The government is facing calls to prioritise essential workers as some petrol supplies run dry amid impacts of a shortage of lorry drivers. Union Unison said that key workers should not be left stranded or forced to queue for hours for fuel, and called on the government to “designate fuel stations for the sole use of key workers”. From Sky News

Long queues were reported overnight and some petrol brands are seeing as many as 90% of their sites running dry, according to the Petrol Retailers Association.

Union Unison said that key workers should not be left stranded or forced to queue for hours for fuel, and called on the government to “designate fuel stations for the sole use of key workers”.

“Essential staff must be able to get to their jobs so they can continue to provide the services so many rely upon”, said the union’s general secretary Christina McAnea.

“Ambulance crews, nurses, care workers, teaching assistants, police staff and other key workers mustn’t be left stranded or forced to queue for hours simply to get to a pump.

“The government could solve this problem now by using emergency powers to designate fuel stations for the sole use of key workers.”

But what difficulties are essential workers experiencing?

Healthcare and essential workers should be given priority access to fuel, the British Medical Association has said.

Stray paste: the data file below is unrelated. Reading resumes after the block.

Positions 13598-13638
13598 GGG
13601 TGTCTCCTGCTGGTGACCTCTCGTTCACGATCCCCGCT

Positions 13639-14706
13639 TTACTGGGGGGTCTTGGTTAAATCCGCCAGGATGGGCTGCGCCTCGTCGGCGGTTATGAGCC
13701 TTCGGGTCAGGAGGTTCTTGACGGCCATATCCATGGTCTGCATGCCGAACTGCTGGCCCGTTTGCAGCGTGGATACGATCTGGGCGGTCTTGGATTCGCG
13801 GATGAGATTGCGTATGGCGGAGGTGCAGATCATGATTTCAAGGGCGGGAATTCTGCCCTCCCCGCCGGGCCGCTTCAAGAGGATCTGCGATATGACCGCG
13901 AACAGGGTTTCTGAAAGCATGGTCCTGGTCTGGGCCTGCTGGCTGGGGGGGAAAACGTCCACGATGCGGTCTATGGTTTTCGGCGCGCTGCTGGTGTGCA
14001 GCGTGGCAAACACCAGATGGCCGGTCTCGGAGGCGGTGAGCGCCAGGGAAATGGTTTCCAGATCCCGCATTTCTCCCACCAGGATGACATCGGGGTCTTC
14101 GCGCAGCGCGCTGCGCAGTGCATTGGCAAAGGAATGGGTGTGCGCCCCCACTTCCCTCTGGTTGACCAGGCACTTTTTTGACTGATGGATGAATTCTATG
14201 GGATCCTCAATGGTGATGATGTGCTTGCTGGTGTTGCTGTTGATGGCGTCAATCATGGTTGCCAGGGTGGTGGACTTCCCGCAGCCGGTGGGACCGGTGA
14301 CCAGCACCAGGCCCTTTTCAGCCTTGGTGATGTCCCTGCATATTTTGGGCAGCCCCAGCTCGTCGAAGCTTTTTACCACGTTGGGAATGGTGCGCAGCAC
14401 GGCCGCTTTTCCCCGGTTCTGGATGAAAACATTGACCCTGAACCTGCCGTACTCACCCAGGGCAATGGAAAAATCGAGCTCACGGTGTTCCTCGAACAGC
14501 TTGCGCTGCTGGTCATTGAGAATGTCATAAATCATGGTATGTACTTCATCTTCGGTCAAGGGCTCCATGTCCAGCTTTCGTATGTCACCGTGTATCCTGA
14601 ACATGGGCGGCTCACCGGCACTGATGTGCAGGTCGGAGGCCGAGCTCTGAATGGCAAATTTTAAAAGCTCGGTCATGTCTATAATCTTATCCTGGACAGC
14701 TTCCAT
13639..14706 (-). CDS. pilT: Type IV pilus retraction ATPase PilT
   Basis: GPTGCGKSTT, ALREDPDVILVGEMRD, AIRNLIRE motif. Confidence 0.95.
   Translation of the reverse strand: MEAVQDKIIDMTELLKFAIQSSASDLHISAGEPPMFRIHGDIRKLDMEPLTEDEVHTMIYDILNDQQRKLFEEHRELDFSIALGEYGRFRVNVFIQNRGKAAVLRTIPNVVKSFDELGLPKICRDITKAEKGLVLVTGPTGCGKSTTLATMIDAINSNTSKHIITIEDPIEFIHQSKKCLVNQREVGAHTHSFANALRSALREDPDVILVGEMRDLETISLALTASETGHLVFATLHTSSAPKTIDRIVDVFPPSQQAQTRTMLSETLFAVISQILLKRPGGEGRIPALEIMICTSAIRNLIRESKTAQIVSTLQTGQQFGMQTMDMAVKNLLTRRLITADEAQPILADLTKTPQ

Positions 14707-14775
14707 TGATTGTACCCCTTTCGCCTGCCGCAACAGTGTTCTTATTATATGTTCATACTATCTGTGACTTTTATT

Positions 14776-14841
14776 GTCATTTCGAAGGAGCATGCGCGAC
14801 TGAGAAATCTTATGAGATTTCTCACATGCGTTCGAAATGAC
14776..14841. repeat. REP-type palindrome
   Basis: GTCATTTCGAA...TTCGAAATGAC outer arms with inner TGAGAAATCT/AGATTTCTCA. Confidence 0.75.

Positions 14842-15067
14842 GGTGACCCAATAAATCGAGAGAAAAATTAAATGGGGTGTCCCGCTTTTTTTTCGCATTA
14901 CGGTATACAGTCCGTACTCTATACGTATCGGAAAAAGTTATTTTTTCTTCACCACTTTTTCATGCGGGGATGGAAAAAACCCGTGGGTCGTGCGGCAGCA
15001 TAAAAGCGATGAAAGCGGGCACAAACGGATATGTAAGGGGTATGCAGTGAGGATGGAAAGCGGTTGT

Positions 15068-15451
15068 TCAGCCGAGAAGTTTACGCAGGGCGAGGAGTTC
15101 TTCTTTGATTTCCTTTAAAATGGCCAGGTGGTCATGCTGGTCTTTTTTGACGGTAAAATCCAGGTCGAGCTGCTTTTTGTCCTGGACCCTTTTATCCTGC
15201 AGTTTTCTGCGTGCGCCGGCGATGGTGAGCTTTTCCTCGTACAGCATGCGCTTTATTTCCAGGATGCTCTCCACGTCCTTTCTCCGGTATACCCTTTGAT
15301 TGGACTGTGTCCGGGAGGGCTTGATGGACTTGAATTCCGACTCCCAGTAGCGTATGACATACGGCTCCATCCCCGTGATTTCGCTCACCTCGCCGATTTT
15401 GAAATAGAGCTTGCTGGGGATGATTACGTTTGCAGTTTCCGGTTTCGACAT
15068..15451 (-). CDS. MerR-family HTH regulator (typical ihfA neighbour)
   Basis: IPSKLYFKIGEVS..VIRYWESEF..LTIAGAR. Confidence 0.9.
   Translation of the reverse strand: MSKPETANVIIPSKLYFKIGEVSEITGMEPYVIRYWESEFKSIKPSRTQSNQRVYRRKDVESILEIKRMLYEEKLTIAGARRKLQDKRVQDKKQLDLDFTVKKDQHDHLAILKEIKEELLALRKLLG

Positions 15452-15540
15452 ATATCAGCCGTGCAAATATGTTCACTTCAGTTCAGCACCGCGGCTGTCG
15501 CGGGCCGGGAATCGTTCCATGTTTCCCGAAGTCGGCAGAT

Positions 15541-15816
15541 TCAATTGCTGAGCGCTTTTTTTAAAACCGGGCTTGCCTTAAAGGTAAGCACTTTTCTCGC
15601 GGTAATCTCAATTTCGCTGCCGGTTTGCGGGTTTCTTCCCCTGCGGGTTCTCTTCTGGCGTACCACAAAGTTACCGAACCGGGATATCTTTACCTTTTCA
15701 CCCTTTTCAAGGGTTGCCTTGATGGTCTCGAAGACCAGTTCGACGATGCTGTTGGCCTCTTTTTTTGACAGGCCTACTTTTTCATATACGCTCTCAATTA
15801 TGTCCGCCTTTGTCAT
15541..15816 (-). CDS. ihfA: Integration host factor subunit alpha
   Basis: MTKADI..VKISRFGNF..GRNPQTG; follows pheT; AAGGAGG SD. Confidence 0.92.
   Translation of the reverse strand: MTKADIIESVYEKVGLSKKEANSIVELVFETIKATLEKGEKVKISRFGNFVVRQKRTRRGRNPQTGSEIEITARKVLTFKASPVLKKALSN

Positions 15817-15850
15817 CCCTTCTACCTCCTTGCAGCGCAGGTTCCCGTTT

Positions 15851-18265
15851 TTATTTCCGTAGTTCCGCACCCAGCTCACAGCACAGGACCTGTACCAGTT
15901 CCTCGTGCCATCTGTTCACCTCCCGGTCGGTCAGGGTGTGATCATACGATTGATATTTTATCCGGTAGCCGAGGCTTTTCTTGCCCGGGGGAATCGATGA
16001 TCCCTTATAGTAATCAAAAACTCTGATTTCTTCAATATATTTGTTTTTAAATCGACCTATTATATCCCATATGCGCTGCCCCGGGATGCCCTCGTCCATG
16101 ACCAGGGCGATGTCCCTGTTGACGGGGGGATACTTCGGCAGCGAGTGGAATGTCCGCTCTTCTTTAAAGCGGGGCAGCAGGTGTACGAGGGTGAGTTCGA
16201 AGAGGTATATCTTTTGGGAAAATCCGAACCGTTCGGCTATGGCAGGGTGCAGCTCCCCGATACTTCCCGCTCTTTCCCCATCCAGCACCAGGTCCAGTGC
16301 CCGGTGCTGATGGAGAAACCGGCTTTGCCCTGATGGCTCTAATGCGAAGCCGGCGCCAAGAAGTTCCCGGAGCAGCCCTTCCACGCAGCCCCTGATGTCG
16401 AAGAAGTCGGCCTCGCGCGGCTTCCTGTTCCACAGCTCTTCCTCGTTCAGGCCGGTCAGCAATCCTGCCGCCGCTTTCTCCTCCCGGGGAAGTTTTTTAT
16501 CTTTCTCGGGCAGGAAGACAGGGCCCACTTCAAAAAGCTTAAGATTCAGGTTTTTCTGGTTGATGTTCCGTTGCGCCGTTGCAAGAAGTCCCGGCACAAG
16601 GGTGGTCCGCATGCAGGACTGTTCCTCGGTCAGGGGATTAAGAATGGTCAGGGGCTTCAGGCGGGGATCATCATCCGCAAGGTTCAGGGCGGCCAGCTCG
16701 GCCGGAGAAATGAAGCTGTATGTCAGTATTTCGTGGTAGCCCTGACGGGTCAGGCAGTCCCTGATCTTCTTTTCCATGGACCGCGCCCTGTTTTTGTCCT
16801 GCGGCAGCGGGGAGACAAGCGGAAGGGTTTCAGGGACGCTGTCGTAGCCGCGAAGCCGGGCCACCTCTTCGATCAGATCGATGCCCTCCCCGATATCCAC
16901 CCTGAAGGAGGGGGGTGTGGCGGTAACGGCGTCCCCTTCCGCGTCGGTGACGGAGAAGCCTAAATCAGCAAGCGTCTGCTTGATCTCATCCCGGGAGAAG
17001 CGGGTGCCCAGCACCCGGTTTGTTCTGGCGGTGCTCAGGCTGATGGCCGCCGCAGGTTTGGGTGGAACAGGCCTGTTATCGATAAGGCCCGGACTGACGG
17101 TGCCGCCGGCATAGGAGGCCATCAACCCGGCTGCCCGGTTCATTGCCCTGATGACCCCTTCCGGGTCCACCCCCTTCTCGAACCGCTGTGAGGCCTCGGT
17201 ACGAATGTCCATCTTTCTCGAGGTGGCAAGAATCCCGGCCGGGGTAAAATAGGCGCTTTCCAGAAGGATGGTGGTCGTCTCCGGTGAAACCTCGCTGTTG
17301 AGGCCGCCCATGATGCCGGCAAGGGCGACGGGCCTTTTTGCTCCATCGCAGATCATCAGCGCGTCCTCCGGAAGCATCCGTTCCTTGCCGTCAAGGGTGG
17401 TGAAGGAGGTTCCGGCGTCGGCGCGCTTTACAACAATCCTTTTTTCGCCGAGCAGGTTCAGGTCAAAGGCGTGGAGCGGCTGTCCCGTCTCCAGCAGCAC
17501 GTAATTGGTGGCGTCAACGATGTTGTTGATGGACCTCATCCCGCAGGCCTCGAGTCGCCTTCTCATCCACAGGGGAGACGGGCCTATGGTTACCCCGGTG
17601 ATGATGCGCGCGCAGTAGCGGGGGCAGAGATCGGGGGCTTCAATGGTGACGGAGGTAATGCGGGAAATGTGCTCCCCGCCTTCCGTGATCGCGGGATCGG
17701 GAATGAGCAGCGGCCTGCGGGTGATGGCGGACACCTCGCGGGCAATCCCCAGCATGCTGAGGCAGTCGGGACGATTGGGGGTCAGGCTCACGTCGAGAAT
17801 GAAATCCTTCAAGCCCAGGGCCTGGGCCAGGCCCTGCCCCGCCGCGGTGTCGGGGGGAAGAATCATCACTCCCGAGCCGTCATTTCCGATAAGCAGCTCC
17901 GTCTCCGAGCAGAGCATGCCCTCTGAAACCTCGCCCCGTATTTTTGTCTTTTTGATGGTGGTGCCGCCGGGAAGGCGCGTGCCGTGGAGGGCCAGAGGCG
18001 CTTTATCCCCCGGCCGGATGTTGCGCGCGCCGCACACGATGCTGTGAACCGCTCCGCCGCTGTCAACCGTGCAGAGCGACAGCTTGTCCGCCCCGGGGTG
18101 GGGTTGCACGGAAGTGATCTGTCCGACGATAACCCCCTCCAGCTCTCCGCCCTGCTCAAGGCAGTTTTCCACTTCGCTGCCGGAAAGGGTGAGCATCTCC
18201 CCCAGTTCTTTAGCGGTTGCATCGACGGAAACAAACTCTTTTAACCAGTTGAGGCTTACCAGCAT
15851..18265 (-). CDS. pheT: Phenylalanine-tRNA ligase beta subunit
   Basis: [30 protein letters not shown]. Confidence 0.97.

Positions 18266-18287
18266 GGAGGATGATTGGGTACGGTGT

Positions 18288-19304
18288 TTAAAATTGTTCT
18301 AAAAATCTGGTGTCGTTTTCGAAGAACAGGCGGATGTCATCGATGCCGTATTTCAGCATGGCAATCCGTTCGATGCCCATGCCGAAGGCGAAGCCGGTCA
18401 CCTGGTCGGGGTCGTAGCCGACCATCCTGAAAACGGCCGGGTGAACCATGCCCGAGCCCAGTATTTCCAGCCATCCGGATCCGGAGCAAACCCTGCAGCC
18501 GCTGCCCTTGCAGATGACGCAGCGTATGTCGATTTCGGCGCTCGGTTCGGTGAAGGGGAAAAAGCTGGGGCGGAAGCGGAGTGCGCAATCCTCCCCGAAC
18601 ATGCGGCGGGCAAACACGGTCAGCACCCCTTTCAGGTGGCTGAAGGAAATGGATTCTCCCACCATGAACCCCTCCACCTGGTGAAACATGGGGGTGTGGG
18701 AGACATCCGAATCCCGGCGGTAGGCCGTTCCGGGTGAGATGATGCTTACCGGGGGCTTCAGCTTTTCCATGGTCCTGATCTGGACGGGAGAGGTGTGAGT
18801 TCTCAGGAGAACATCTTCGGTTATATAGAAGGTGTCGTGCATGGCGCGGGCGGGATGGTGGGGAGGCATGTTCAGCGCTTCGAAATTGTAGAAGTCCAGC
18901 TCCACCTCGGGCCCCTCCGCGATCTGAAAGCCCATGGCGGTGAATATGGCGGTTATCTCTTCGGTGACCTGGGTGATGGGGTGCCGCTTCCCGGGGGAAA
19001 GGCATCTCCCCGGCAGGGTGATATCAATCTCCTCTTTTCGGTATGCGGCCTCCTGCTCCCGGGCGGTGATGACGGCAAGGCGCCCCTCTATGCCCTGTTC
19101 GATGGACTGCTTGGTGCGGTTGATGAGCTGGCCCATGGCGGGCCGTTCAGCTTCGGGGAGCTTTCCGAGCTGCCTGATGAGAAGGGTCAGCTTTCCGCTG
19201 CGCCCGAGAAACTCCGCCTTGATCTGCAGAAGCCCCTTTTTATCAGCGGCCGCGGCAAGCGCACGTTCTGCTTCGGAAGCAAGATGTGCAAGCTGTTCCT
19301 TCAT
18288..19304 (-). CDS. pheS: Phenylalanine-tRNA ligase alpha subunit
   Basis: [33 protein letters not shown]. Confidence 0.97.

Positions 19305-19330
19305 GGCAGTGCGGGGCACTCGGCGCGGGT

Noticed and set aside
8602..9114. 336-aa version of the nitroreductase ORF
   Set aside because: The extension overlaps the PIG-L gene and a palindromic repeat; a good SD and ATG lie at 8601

Dr Chaand Nagpaul, BMA council chair, said healthcare workers should be prioritised to guarantee care to patients. He said “there is a real risk that NHS staff won’t be able to do their jobs”.

“While the government has said it is putting plans in place to alleviate the shortage of HGV drivers to transport fuel, the results of this won’t be immediate,” Dr Nagpaul added.

“Healthcare and essential workers must therefore be given priority access to fuel so they can continue their crucial work and guarantee care to patients.”

Earlier, a campaign group called Every Doctor, which has 1,700 members, had reported that some healthcare workers were unable to get to work and said the government should clarify its plan “to ensure that all NHS staff can reach their workplaces safely during this fuel crisis”.

Five ambulance trusts – London Yorkshire, South East Coast, West Midlands and Wales – all confirmed they are currently fine for fuel supplies but urged people not to panic buy.

Some ambulance trusts have their own fuel supplies although Yorkshire ambulance trust confirmed some colleagues had found it difficult to obtain fuel for their own vehicles.

As same as other key workers like nursing, police and homecare workers, are all facing at risk of being unable to turn up to work due to crisis of topping up fuel

The Royal College of Nursing said health and care workers need to be prioritised or patients could be at risk.

RCN England director Patricia Marquis said: “Nursing staff do valuable work, often travelling long distances to get to work or see their patients in the community.

John Apter, National Chair of the Police Federation of England and Wales said the panic buying was putting a strain on policing.

He said: “Police officers are having to attend petrol stations to ensure people are behaving sensibly. They also must get to and from their place of work, and this is being increasingly inhibited as they struggle to fuel vehicles.

“In light of these supply problems, all the key workers need to be a priority or patient care will be compromised.”

The government needs to give urgent consideration as to how my colleagues and other emergency workers can get the fuel they need to travel to work and do their job.